Why is the RACV obsessed with this project even though its membership regards it as a terrible investment? Simple. The RACV is also a commercial organisation that makes its money from car insurance and servicing. The more car dependent it can make Victorians, the more it will serve its commercial interests. Consequently they’ll spout empty lines about the need for a “balance” between public and private transport investment but this project will mean no new railways to Doncaster and the Airport for at least 30 years from the day this East-West tunnel is opened, banishing the threat of competition from an efficient mode of mass transitinto the distant future and increasing Melbourne’s car dependence. The RACV will respond with its tokenistic comeback of “buses on the freeway”. As any transport engineer and planner knows, you cannot provide the fast, competitive mass transit service to and from the CBD with buses; that can only be done with heavy rail. Buses are slow and by their nature they congest the roads. You’d need at least 40 to 80 buses to do what ONE train does during the peak period, not only because of their seating limits, but also because as buses near the city, they get slowed down dramatically by the traffic they share the road with. That’s the Achilles heel with tollways and freeways; at some point you have to get off them and the moment you do, you run into a massive jam where you crawl along at painfully slow speeds, so losing all the time you thought you had saved on the massively expensive tollway/freeway. But that doesn’t matter to RACV, because as a commercial company, the buses can only ever attract a tiny fraction of the passengers a fast and reliable train service would, ensuring the absolute dominance of car use for decades to come. The new traffic jams can then be used to justify more road construction – and so the tiger chases its tail building new expressways to “solve” traffic jams in one place only to discover that all that it has done is moved them to the new exits somewhere else. But then, that’s all good from the RACVs commercial point of view because it entrenches car dependence and that strengthens the market for the RACV’s core product, car insurance. What the members think about the need for upgrading the train system to take the pressure of the roads can go to hell.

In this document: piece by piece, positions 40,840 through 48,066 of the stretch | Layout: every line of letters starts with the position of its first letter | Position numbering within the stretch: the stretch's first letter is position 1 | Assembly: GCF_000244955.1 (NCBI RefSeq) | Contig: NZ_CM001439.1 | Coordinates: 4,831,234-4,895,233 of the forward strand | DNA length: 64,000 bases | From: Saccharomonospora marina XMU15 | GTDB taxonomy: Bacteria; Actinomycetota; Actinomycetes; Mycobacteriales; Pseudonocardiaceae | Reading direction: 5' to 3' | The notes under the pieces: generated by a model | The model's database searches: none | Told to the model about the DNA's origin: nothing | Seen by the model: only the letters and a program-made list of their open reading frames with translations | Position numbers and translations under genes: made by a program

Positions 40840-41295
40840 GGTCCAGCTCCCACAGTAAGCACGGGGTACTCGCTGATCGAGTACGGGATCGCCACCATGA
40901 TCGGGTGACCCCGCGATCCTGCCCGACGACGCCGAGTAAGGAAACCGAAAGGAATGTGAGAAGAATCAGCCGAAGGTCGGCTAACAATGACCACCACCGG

2. Chris Black says: